During Meet the Press on Sunday, August 23, 2015, one commentator said, “We’ve already had a woman President – Barack Obama.”  He followed up by calling the President “soft.” Not only am I outraged because the expression is vile in every possible way but because the smear campaign again this President continues unabated amidst reports that his popularity is down – omitting the fact that the Republican party has worked tirelessly since November 7, 2008 to defame and revile Obama’s administration. They do not respect.

If you want to talk cowardice, where are the legislators of any courage who will stand up and say enough?  Demeaning the President of the United States without cause hurts all Americans. There is an old expression among black women which says, “If you can’t respect me, at least respect the dress,” meaning, respect me as a woman.” That’s a request for basic respect.  Why can’t one United States Senator or Representative understand that disparaging the office of the President affects all future Presidents? The Executive Branch, not the Legislative or Judicial, is the voice of the nation on the international stage.

Obama is not the worst President ever. Did his critics forget Nixon’s disregard for the rule of law, Clinton’s lechery or George W. Bush’s hubris that led to the death of thousands of Americans and hundreds of thousands in Iraq and Afghanistan? How could a Commander in Chief who forestalled our economic meltdown, led the recovery of two major industries – financial and automotive, ended an unjust war in Iraq whose perpetrators  – Bush, Cheney, Rice and Rumsfeld – have walked away scott-free, and who killed Osama Bin Laden we deemed terrible?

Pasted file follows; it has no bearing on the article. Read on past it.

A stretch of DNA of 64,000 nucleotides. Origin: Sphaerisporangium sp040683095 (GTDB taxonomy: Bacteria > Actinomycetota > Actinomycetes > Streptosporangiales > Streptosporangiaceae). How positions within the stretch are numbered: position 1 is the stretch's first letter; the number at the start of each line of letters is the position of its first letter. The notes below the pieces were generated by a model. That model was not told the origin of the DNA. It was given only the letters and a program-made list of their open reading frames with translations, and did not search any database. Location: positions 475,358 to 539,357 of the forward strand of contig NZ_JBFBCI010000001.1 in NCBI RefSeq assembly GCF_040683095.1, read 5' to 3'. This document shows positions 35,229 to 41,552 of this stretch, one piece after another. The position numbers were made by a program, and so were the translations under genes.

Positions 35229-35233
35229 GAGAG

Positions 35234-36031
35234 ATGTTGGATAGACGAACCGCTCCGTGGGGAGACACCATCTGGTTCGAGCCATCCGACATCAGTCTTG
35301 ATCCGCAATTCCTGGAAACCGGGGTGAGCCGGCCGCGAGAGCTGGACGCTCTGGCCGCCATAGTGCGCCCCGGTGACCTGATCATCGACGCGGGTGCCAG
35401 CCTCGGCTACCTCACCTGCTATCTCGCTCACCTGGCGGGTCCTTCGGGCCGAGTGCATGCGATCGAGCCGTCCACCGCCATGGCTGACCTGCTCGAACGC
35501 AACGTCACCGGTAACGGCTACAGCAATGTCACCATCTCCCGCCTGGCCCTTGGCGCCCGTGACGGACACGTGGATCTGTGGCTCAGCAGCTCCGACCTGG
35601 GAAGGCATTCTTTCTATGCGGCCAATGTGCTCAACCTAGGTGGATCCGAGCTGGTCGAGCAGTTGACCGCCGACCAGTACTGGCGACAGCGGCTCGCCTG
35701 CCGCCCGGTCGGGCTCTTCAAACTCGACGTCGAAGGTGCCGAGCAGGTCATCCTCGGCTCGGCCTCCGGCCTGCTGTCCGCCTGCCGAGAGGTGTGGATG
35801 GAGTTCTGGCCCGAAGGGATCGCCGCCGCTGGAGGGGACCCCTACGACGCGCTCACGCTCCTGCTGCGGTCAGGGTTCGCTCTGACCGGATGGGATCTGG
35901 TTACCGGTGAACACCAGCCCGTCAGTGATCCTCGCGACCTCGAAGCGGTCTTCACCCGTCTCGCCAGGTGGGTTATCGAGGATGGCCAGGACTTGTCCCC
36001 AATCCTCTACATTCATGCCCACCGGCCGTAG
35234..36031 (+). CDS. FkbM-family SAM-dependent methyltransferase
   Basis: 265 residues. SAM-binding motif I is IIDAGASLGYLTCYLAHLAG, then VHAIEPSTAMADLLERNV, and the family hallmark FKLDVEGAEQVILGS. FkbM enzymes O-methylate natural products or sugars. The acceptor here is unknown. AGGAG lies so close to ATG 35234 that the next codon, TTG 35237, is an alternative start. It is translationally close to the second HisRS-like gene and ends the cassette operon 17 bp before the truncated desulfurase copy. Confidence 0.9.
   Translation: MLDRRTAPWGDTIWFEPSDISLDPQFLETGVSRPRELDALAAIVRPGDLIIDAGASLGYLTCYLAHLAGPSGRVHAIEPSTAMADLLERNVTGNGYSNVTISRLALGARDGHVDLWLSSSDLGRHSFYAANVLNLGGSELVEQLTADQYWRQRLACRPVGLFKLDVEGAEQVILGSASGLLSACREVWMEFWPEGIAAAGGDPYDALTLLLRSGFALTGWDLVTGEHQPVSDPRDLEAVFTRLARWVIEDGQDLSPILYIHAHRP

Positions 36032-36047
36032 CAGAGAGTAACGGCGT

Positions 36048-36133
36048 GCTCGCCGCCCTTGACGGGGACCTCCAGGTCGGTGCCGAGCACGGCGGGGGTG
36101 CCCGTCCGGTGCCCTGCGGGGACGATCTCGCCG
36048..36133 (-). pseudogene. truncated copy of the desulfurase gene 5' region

Even Cornel West, our most sacred black intellectual, has erred in his criticism of Obama. West, whom I admire deeply, failed to recognize that Obama is everyone’s President; and he, being the first black President, will never enjoy the luxury of speaking up for black people without bounds until he leaves office. Any black person, intellectual or non-scholar, who believes Obama can rail against our national shame as Dr. King did is naïve. While, I do not agree with Michael Eric Dyson and others that West is passé, I do say, West is wrong in demanding that Barack Obama meet so stringent a test. Obama cannot end poverty unless it is the will of the public.

If there is a lack of courage, it is in those majority legislators who play games with the lives of American citizens in the name of party rhetoric. They are doing so now in opposing the Iran nuclear deal which is the best alternative to a possible war. His critics wrongly opposed the Affordable Healthcare Act which has helped millions. They also opposed the President’s change of policy with Cuba after nearly sixty years of a failed embargo that yielded nothing and hurt the Cuban populous.  Finally, let’s not omit racism. Many of the President’s critics still toss and turn at night over the idea of a black man and woman in that White House which they want to “take back.”

One thing is certain, the criticism lacks merit. Does winning as a partisan mean more for either party than protecting the legacy of the Presidency?  Did Obama not represent all Americans well in Charleston, South Carolina? Where is his critics’ courage to speak against the racism of “southern heritage?” Where is their courage when it comes to sensible gun legislation?  They support the amassing of wealth among a pampered few. They don’t have the character to question Barack Obama

Dr. Jeffrey Dean Swain is Dean of Campus Ministry at Florida Memorial University and an author of six works on the African diaspora.